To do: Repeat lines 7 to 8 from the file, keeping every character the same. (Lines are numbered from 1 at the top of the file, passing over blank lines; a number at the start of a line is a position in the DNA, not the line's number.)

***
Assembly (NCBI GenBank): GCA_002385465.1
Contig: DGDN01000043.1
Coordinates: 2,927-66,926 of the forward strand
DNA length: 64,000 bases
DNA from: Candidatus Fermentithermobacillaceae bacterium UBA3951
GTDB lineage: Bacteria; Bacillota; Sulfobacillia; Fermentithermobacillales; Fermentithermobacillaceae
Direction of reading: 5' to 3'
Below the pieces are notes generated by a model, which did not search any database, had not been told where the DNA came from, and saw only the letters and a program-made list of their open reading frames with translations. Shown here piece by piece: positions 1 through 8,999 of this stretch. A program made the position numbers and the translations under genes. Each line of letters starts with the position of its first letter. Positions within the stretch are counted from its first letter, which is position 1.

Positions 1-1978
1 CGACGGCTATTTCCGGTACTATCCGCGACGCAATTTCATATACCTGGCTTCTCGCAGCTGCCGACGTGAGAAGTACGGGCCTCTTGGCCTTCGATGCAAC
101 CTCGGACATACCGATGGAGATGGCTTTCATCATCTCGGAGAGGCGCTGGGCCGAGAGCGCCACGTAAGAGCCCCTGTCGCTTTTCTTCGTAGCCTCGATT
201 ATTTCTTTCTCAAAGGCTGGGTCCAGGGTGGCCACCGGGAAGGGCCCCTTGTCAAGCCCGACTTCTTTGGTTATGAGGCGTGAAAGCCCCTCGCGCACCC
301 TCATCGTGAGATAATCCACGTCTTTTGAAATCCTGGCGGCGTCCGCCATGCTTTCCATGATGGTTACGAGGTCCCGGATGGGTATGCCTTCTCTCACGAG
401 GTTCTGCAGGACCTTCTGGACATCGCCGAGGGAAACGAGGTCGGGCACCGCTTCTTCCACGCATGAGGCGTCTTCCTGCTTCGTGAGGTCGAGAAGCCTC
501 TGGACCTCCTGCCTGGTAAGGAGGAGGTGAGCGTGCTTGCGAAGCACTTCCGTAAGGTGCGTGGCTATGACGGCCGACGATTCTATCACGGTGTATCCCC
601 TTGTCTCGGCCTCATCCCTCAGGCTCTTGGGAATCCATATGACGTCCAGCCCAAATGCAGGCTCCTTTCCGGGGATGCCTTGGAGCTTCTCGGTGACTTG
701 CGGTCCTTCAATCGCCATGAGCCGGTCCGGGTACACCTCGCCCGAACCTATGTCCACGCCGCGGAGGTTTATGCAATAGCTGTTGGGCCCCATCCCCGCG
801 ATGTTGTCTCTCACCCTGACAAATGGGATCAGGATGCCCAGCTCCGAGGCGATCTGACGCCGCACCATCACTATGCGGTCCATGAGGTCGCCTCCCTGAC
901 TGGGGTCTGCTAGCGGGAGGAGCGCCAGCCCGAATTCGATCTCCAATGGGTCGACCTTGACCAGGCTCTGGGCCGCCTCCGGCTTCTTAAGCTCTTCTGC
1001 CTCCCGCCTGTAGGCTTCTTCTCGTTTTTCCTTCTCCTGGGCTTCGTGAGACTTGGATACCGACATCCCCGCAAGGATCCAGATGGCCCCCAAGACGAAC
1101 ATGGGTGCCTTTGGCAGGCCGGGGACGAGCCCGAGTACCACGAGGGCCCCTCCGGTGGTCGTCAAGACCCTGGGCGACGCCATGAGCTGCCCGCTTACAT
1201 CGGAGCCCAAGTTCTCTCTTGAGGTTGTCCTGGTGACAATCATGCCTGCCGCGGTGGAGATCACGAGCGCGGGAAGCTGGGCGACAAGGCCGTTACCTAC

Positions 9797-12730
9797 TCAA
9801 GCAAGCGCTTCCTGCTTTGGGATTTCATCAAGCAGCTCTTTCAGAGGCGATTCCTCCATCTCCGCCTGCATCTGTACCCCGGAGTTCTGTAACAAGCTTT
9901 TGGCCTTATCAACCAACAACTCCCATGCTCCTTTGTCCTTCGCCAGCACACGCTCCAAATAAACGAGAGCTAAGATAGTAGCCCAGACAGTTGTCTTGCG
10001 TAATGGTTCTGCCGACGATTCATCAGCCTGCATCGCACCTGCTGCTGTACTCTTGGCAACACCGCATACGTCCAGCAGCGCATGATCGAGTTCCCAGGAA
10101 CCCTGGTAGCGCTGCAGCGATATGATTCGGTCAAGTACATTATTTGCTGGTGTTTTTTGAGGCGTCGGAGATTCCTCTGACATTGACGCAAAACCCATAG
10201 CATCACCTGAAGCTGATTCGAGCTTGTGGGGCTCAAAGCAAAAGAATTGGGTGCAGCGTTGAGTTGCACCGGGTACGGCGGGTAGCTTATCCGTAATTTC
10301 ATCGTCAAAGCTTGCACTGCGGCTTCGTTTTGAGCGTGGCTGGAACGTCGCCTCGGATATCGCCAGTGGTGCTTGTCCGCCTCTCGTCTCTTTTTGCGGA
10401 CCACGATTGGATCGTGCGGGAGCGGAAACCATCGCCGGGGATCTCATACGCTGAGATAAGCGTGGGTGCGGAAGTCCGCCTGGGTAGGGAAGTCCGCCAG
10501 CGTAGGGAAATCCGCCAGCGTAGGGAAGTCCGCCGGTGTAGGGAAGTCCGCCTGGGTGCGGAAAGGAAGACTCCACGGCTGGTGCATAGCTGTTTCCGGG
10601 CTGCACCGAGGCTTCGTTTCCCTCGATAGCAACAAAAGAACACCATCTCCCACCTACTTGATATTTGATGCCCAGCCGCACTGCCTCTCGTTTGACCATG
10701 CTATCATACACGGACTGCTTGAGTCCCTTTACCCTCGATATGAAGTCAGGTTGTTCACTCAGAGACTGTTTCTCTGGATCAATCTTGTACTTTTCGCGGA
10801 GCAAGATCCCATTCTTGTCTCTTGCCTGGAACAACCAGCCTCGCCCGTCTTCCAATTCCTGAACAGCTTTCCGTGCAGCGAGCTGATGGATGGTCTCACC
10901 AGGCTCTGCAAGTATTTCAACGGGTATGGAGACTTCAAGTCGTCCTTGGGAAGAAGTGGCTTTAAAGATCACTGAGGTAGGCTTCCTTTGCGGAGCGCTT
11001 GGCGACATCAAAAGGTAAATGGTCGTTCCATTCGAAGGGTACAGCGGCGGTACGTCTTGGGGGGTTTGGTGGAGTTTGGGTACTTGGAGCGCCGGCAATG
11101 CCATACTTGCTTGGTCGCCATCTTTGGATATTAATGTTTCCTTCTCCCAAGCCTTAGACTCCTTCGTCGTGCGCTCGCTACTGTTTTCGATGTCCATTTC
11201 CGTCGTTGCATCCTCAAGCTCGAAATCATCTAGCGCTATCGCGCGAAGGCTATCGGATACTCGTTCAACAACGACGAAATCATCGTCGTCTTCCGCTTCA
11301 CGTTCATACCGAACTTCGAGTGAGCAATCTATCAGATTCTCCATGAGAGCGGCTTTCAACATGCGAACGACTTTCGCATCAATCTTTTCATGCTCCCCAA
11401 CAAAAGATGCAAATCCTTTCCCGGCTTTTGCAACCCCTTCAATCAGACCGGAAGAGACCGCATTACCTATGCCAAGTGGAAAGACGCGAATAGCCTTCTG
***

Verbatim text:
Direction of reading: 5' to 3'
Below the pieces are notes generated by a model, which did not search any database, had not been told where the DNA came from, and saw only the letters and a program-made list of their open reading frames with translations. Shown here piece by piece: positions 1 through 8,999 of this stretch. A program made the position numbers and the translations under genes. Each line of letters starts with the position of its first letter. Positions within the stretch are counted from its first letter, which is position 1.